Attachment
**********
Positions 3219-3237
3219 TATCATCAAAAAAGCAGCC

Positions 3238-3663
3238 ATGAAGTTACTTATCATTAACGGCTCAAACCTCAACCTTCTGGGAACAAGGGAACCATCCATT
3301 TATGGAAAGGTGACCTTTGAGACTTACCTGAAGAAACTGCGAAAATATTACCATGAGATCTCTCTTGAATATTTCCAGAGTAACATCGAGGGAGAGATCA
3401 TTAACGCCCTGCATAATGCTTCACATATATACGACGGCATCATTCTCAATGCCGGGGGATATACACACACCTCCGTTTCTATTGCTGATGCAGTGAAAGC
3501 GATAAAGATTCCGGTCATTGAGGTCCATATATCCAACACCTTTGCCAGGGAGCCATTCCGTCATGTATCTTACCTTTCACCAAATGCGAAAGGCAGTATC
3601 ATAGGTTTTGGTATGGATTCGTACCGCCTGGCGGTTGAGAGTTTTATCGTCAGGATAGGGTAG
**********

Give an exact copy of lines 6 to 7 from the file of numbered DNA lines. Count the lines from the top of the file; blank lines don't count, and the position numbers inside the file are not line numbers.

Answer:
3401 TTAACGCCCTGCATAATGCTTCACATATATACGACGGCATCATTCTCAATGCCGGGGGATATACACACACCTCCGTTTCTATTGCTGATGCAGTGAAAGC
3501 GATAAAGATTCCGGTCATTGAGGTCCATATATCCAACACCTTTGCCAGGGAGCCATTCCGTCATGTATCTTACCTTTCACCAAATGCGAAAGGCAGTATC